Today’s gospel is part of the Church’s funeral rites and the “Commendation of the Dying.” As the family gathers around the bedside, words seem inadequate. How can we put words on this mystery of death and life and loss? But it is then, when mere human words are not enough, that the Word of God speaks powerfully.
When the Gospel is proclaimed in the Liturgy, it is Christ himself who speaks. Only the Word of God brings light to the darkness of death, offering hope and the peace the world cannot give:
Do not let your hearts be troubled. You have faith in God; have faith also in me. In my Father's house there are many dwelling places. If there were not, would I have told you that I am going to prepare a place for you? And if I go and prepare a place for you, I will come back again and take you to myself, so that where I am you also may be. Where I am going you know the way . . . I am the way and the truth and the life . . . Whoever has seen me, has seen the Father.
Priests who have stood by many bedsides of the ill and dying have witnessed the peace brought by these words and the sacraments. We have witnessed Christ speaking anew through his Word and acting in his sacraments. Through the Church, through the sacraments, through his priests, Jesus continues to act as he did when he visibly walked this earth. Through the last sacraments, Christian penance is brought to completion and the soul is prepared for glory. When nothing else seems to help, when mere human words seem weak or hollow, the Word of God speaks and acts. Through the priest, Christ acts, Christ saves, Christ loves, Christ forgives, Christ heals, Christ consoles, Christ expels demons, Christ reassures, Christ sustains, Christ raises up.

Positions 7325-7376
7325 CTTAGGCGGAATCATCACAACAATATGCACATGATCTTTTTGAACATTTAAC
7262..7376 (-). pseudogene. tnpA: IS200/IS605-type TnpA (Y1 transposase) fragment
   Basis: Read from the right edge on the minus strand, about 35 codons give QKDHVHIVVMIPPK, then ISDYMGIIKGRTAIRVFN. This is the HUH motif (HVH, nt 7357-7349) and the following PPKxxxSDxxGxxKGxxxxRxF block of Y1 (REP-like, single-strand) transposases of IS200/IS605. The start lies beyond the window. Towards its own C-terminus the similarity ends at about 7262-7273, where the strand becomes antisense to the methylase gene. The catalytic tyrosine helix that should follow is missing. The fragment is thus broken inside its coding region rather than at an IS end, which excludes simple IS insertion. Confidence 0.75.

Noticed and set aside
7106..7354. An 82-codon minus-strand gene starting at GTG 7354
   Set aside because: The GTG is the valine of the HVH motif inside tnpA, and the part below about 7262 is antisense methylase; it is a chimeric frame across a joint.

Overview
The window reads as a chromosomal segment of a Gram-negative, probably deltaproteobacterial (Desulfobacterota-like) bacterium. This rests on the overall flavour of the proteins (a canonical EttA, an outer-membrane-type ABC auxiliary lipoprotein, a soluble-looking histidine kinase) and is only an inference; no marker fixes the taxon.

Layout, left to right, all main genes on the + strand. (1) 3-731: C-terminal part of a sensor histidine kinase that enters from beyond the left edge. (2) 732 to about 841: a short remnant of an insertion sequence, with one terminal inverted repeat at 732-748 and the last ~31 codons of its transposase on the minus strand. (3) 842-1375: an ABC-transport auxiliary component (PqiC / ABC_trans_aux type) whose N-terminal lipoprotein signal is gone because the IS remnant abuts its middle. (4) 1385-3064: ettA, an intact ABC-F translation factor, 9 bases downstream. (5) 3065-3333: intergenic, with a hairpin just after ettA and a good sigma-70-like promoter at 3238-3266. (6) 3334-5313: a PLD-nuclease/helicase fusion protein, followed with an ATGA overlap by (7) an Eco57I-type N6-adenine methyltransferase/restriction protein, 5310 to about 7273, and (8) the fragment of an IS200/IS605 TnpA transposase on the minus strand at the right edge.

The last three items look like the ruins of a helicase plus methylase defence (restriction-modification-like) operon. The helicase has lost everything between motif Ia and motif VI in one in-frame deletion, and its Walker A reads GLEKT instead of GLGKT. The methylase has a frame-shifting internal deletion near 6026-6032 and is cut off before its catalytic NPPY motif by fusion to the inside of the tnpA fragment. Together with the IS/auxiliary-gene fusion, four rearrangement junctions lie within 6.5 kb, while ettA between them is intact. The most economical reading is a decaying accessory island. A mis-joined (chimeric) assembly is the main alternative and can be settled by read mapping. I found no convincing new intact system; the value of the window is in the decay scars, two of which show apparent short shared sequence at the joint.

Memories of countless sick-calls return. Let me share one. Anne was a woman dying of cancer. When I would bring her Holy Communion, she would come to the door, lighted candle in hand, and say in Irish: “A hundred thousand welcomes to you both!”—to me, the priest, but especially to the One brought to her and for whom she longed, Jesus Christ himself.
In a remarkable way, the priest shows us Jesus, and Jesus shows us the Father. We are drawn to the loving heart of the Father: “Whoever has seen me, has seen the Father.” Saint John the Evangelist, our seminary patron, loves this dynamic of the Son revealing the Father. Only the Son, nearest the Father’s heart, shows us the Father (John 1:18). The Father sends Jesus and Jesus sends his priest: “whoever receives the one I send receives me, and whoever receives me receives the one who sent me” (John 13:20). To be a priest is to be sent. It is to be the presence of Christ who shows us the Father.
May the Lord bless you for supporting future priests to bring us Jesus—that we may see the Father!